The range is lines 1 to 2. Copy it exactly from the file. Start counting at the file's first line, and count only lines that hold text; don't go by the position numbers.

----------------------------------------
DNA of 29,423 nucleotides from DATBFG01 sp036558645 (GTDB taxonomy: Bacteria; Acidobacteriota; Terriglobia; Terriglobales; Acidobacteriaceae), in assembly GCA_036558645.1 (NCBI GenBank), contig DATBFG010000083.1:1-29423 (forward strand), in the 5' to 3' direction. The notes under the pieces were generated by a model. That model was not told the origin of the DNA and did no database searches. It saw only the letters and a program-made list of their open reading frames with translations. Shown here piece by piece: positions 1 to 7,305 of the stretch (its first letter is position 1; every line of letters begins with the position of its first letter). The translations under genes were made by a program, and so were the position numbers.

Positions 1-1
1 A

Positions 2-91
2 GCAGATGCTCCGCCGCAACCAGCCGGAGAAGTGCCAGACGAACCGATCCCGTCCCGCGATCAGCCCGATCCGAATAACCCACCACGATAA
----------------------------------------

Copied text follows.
DNA of 29,423 nucleotides from DATBFG01 sp036558645 (GTDB taxonomy: Bacteria; Acidobacteriota; Terriglobia; Terriglobales; Acidobacteriaceae), in assembly GCA_036558645.1 (NCBI GenBank), contig DATBFG010000083.1:1-29423 (forward strand), in the 5' to 3' direction. The notes under the pieces were generated by a model. That model was not told the origin of the DNA and did no database searches. It saw only the letters and a program-made list of their open reading frames with translations. Shown here piece by piece: positions 1 to 7,305 of the stretch (its first letter is position 1; every line of letters begins with the position of its first letter). The translations under genes were made by a program, and so were the position numbers.

Positions 1-1